Training Increased productivity Increased motivation Work towards organisation goals Increased flexibility Financial costs travel, provider cost Productivity reduced output, increase in staff to cover Staff may leave once trained Staff resistance BenefitsCosts
Methods of Motivation Non Financial Quality Circles – groups of staff involved in problem solving and decision making process Appraisal – Managers and employees meet to discuss performance and set targets Job enlargement – increase number of tasks that an employee takes on Job enrichment – workers choose how to complete the tasks they have been given Promotion opportunities Improved working conditions Team building activities
Motivation – Working Practices Core workers These are those workers that are employed by the firm and are involved in the core activities of the business. They can be: Full-time Part-time Casual workers Hired and released by the company when they are needed. Contractual workers Employed on a fixed-term contract usually for one or two years.
Motivation – Working Practices Flexi-Time Workers only need to be at work place at certain core times in the day. They can decide when they start and finish. Home/Tele-Working Employees working from home making use of ICT. Job-Share Two or more employees share the duties associated with one job.
Motivation – Employee Relations Employee relations covers how employers deal and interact with their employees as individuals or a group. Good employee relations leads to a motivated, flexible workforce. Poor employee relations can lead to less co-operation, industrial action and a poor image for the company.
Motivation – Employee Relations Groups Trade Unions Set up to protect and stand up for the rights of employees. They will take part in collective bargaining which involves them negotiating on behalf of employees for things such as pay and conditions. Advisory, Conciliation and Arbitration Service (ACAS) Employee relations experts who aim to help employers and employees work together effectively. They will offer advice and provide ways to settle disputes
Motivation – Industrial Action Strike workers withdraw their labour and refuse to work. This can also involve picketing. Sit-in Workers occupy their workplace in an attempt to stop any work from taking place. Work-to-rule Work strictly to the terms and conditions of their contract. Overtime ban workers refuse to do any overtime work. Industrial Action – this is the last resort that employees will take in order to have their views heard. It can take a variety of forms:
The Human Resources Department needs to keep up with and make sure all employees are aware of relevant employment legislation. There are a number of pieces of legislation that affect organisations, and new legislation is continually being introduced and updated.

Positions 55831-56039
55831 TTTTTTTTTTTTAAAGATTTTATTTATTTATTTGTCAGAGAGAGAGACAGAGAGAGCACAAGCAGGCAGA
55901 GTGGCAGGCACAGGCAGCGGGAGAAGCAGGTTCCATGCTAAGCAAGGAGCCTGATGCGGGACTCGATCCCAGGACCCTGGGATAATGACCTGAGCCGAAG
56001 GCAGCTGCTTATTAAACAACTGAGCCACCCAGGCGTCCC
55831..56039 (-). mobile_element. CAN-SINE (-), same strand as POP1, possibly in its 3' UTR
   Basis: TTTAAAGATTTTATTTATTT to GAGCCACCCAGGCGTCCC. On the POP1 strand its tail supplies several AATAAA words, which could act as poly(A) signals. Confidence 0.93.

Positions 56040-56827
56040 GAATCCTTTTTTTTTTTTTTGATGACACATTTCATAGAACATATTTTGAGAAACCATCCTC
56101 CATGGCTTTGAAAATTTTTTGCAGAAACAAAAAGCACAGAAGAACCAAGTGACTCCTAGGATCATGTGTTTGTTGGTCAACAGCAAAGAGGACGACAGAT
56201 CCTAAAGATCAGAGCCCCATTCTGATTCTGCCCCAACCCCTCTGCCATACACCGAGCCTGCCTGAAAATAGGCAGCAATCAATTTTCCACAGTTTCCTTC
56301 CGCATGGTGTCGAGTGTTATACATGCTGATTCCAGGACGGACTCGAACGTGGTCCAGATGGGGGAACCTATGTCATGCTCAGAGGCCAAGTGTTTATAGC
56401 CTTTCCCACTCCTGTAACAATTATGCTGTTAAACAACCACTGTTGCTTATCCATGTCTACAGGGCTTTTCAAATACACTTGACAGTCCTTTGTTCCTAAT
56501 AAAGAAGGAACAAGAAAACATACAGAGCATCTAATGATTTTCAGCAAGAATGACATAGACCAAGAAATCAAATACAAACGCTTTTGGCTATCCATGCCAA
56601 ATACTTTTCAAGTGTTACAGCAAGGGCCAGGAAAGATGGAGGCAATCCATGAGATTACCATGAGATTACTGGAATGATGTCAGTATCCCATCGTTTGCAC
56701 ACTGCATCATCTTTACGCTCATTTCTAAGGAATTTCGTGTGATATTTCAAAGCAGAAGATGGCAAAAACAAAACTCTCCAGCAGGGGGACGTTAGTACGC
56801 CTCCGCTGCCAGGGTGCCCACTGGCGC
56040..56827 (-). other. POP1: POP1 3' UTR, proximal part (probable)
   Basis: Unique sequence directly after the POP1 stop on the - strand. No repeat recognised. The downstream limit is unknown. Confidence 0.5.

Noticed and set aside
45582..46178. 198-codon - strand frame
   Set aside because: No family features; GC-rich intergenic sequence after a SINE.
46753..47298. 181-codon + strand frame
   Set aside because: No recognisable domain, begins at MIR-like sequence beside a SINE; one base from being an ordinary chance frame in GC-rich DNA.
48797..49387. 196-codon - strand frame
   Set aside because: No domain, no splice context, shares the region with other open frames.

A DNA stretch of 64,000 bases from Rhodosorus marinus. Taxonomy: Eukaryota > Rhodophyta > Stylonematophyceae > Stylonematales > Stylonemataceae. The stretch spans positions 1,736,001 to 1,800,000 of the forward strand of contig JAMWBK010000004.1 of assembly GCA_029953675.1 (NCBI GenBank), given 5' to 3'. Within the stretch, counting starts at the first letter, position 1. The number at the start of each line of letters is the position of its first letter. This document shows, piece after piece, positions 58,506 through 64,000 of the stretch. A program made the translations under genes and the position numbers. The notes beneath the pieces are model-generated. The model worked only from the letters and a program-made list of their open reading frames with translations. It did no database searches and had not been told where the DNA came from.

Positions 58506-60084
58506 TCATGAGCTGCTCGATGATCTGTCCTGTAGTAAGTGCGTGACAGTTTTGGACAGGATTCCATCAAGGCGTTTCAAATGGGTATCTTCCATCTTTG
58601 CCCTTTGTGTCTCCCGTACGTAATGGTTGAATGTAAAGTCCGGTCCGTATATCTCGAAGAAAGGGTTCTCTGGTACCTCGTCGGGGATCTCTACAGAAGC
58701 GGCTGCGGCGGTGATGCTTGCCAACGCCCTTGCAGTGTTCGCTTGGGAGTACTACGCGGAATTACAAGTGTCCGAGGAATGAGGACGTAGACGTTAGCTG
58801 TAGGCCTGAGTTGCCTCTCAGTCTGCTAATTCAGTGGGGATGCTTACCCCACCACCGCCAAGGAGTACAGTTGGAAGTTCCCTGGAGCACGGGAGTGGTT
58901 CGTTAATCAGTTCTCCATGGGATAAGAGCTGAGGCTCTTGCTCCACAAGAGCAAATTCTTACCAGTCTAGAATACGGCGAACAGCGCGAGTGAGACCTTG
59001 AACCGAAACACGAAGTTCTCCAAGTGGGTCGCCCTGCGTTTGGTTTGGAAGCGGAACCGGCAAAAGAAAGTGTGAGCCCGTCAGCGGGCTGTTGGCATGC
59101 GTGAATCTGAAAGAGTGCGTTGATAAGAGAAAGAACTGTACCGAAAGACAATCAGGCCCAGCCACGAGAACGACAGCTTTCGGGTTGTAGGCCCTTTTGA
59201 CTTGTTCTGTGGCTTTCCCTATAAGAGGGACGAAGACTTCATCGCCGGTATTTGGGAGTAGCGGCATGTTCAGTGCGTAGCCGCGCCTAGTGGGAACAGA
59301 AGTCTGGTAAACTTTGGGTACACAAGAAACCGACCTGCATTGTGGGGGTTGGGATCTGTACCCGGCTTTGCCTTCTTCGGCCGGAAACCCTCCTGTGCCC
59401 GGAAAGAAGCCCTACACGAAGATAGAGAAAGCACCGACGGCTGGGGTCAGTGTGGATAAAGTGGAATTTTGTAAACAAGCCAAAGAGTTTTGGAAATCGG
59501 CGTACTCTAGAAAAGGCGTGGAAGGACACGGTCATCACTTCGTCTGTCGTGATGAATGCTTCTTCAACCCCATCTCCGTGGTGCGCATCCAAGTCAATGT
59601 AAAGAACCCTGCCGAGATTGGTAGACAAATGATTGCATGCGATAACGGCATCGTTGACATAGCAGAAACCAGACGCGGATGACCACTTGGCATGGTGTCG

Equality Act 2010 age disability gender reassignment marriage and civil partnership pregnancy and maternity race religion or belief sex sexual orientation This act was introduced to simplify the numerous pieces of anti-discrimination legislation that existed. Its primary purpose is to protect people from discrimination in employment on the grounds of their:
National Minimum Wage Act 1998 The National Minimum Wage Act creates a minimum wage for all workers across the United Kingdom As of 1 st October 2013 the wage rates are: 21+£6.31 18-20£5.03 Under 18£3.72 Apprentice£2.68
Freedom of Information Act 2000 Introduced with the premise of information being made public unless it falls into specified excepted cases. Gives everyone two specific separate rights: the right to know whether information exists the right to access that information (subject to exemptions).
Data Protection Act 1998 Obtain and process data fairly and lawfully Register the purpose for which the information is held Do not disclose the information in any way that is different from the purpose Give individuals copies of the information held about themselves if requested Only hold information that is adequate, relevant and not excessive Only hold accurate information and keep it up to date Do not hold information any longer than necessary Take appropriate security measures to keep the information safe Aims to protect the rights of the individual by governing the collection, storage and use of information that is held. There are 8 basic principles that organisations must follow:
Health and Safety at Work Act 1974 The aim is to raise the standard of health and safety for all individuals at work. The act covers duties of both the employer and employee to abide by the legislation: Employers must take every step to ensure the working environment is safe and non-hazardous. Employees are expected to behave in a reasonable manner at work and must take responsibility for their own actions.